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Parents Beware: Detergent Pods and Packets Can Be Fatal

Often mistaken for colorful candy, young children are eating these cleaners, which can be deadly, says a Laguna Niguel parenting expert.

Parents Beware: Detergent Pods and Packets Can Be Fatal

Parents have yet another thing to worry about: keeping young children away from colorful detergent cleaning pods and packetd for dishwashers and washing machines.

Apparently, the little ones are mistaking these bright, swirly packets meant for cleaning dirty dishes and laundry as yummy candy. It's not as far fetched as you might think, have you seen one? 

The  American Association of Poison Control Centers (AAPCC), reports these pacs pose a serious poison risk for children. 

Doctors, too, have been reporting more and more cases of little kids eating concentrated detergent pacs, with pretty serious results such as needing to be put on a ventilator, or falling into a coma.

You can download the  PDF press release from the AAPCC if you want to learn more. The release is specifically about laundry detergent.

Most boxes such as Finish Quantum powerballs like those pictured above, clearly state the pods are dangerous if ingested (or gets on skin or in eyes) and contains information about specific dangerous ingredients, as well as instructions for calling the poison control center.

In light of the issue, many companies have promised to revamp their packaging and will start using child-proof containers.

Local experts have their own opinions, too.

“As Ben Franklin said: 'An ounce of prevention is worth a pound of cure' holds very true. As emergency physicians we have long struggled with candy look-alikes," says Robert Winokur, MD, medical director, emergency services at Mission Hospital. "

To a child, a colorful toxic medication that resembles M & Ms or Skittles may be potentially lethal, he says.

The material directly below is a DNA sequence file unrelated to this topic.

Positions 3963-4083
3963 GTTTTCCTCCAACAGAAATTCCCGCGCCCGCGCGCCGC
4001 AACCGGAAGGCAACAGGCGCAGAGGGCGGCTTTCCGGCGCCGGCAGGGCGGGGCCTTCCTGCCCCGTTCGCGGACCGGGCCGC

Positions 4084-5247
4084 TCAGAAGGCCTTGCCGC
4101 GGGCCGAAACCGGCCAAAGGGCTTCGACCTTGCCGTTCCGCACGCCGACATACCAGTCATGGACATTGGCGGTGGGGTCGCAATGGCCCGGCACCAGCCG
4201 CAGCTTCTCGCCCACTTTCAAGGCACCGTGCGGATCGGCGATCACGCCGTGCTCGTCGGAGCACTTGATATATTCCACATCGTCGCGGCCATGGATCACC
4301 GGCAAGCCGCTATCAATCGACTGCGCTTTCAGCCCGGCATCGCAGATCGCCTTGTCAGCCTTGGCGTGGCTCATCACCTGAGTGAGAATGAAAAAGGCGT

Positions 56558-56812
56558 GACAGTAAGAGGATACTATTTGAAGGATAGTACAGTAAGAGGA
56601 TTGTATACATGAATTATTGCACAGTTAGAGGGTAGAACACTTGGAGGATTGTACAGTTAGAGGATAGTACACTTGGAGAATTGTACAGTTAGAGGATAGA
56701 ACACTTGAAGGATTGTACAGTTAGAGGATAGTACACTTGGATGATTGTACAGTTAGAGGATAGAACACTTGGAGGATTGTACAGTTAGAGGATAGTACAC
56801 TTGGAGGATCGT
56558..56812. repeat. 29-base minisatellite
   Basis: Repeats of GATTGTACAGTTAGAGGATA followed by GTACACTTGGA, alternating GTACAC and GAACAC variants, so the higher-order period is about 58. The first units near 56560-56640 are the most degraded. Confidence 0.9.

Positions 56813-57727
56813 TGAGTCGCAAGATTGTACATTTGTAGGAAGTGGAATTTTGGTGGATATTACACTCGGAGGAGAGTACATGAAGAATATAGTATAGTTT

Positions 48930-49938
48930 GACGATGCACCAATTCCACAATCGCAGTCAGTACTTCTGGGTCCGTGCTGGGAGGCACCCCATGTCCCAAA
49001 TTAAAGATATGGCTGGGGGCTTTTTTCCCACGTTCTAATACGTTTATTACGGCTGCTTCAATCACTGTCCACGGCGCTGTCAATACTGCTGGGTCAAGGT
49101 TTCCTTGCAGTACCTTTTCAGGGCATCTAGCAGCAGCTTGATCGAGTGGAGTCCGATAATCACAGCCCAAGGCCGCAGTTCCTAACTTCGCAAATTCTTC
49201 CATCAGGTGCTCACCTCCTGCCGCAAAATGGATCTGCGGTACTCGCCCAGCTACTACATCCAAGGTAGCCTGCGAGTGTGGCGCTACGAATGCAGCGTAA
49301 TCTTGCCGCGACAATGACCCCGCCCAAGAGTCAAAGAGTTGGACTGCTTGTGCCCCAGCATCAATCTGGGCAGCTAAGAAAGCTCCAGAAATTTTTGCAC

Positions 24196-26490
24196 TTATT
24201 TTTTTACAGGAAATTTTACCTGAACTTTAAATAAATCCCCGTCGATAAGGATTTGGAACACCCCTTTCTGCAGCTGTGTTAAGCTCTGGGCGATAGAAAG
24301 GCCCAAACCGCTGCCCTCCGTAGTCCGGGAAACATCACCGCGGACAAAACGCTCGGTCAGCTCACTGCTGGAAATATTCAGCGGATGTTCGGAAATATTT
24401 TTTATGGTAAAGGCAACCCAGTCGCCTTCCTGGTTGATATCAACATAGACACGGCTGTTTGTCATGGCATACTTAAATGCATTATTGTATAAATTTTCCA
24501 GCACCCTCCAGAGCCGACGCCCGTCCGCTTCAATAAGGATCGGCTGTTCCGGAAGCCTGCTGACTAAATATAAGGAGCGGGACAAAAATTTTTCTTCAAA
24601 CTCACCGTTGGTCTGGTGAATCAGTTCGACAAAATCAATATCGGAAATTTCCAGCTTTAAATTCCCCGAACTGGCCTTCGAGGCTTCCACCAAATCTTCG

"We have seen countless accidental ingestions with these products. Parents need to be aware of a new threat-colorful gel packaged laundry detergents," he said.  

These products once ingested may cause gastric irritation and even caustic burns. Damage to the lungs may also occur with vomiting, he said.  

"Now is the time to heed Franklin's advice, take this opportunity to poison-proof your home," he suggested. "Remove all harmful products from a child’s reach. Secure all medication is a safe, child-proof environment and prevent, prevent, prevent. As I tell my kids, there is no time like the present to act. Go ahead and do it now.”

As Southern California’s only regional trauma center and pediatric hospital (with CHOC Children’s at Mission), the doctor says it unfortunately sees many emergencies like this involving children. 

Additionally, Laguna Niguel-based Dr. Ann Corwin, known to many as “The Parenting Doctor,” has made it her life’s work to develop practical parenting programs for parents and children says: "Parents need to keep in mind that children, for their first three years of life, are discovering their world, and one of their methods of going about that discovery process is by putting everything in their mouths! For parents of toddlers, this article can serve as a reminder to revisit your safety locks and ensure that anything of danger is locked away. A parent's number job is to keep kids safe."

It's also a good thing to know the phone number for the poison control center, at 1-800-222-1222. It's a wise idea to keep that one on the side of the fridge or programmed into your cell phone. In the event of a poison emergency, call this number and give them as much info as you can about what happened. They know what to do and they will help you know what to do.


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